Continuing its trend of looking at the role of the Chinese Communist Party (CCP) in company management when carrying out the normal value calculation in anti-dumping cases, the European Commission last week issued two decisions adopting provisional measures in which it examined this issue. One case involved imports of certain graphite electrode systems from China; the other involved imports of calcium silicon from China.
The basic EU anti-dumping regulation explains that there are situations where domestic prices and costs in the exporting country cannot be used in the normal value calculation due to the existence in that country of "significant distortions," and describes one element that should be taken into account in this context as "state presence in firms allowing the state to interfere with respect to prices or costs":
(a) In case it is determined, when applying this or any other relevant provision of this Regulation, that it is not appropriate to use domestic prices and costs in the exporting country due to the existence in that country of significant distortions within the meaning of point (b), the normal value shall be constructed exclusively on the basis of costs of production and sale reflecting undistorted prices or benchmarks, subject to the following rules.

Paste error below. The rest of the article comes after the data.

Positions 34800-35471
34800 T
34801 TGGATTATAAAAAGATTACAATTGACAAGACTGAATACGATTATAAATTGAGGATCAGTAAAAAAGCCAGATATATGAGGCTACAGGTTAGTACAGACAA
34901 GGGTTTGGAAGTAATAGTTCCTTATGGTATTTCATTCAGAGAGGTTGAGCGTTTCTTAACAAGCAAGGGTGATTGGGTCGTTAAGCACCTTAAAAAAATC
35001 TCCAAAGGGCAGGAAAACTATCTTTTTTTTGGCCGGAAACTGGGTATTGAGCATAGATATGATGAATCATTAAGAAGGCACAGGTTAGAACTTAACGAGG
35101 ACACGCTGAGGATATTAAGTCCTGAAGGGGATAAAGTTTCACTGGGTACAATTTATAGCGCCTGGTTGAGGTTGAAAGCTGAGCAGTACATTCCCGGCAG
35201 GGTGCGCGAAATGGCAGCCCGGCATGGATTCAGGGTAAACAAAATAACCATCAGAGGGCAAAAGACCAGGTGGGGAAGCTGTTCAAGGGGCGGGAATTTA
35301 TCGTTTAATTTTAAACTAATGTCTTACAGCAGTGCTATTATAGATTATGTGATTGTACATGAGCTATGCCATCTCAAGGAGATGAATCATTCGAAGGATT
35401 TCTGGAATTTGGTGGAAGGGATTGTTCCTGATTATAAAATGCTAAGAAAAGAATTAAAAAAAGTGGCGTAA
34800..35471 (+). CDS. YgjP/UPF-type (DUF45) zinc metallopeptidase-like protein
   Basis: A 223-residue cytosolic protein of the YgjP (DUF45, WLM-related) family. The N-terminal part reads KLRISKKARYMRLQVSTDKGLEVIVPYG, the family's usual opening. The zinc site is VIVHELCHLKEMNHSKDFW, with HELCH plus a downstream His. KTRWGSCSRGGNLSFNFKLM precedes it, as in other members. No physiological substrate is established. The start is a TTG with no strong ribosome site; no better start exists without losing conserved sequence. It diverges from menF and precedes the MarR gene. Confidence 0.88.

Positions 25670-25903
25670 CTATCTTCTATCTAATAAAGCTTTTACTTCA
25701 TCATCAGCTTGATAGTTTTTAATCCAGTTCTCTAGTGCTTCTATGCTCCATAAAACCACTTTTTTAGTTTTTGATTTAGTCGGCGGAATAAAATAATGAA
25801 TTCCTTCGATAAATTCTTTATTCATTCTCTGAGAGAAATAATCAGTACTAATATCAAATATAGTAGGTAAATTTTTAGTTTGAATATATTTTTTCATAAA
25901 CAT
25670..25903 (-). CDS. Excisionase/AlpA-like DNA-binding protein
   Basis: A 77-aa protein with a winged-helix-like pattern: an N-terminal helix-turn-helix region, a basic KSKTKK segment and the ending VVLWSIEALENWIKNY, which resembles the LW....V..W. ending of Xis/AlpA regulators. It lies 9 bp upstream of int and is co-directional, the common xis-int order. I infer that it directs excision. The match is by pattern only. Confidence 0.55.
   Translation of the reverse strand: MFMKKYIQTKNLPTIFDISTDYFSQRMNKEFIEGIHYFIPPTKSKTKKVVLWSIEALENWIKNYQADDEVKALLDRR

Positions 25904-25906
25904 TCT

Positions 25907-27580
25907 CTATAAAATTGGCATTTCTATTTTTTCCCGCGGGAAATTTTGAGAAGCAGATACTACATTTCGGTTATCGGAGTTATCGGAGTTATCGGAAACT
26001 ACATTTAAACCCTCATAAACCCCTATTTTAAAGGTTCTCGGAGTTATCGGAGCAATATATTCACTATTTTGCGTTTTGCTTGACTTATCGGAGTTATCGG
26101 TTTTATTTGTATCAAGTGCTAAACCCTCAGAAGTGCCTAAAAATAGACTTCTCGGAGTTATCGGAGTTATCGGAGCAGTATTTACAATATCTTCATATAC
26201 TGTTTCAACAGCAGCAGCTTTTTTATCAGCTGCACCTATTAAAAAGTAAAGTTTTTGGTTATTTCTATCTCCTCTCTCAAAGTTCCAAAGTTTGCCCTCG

(b) Significant distortions are those distortions which occur when reported prices or costs, including the costs of raw materials and energy, are not the result of free market forces because they are affected by substantial government intervention. In assessing the existence of significant distortions regard shall be had, inter alia, to the potential impact of one or more of the following elements:
— state presence in firms allowing the state to interfere with respect to prices or costs;
In each of the two cases discussed here, this element came up when the Commission considered "Significant distortions," one aspect of which focused on "State presence in firms allowing the state to interfere with respect to prices or costs."
In the graphite electrode systems case, the Commission found as follows: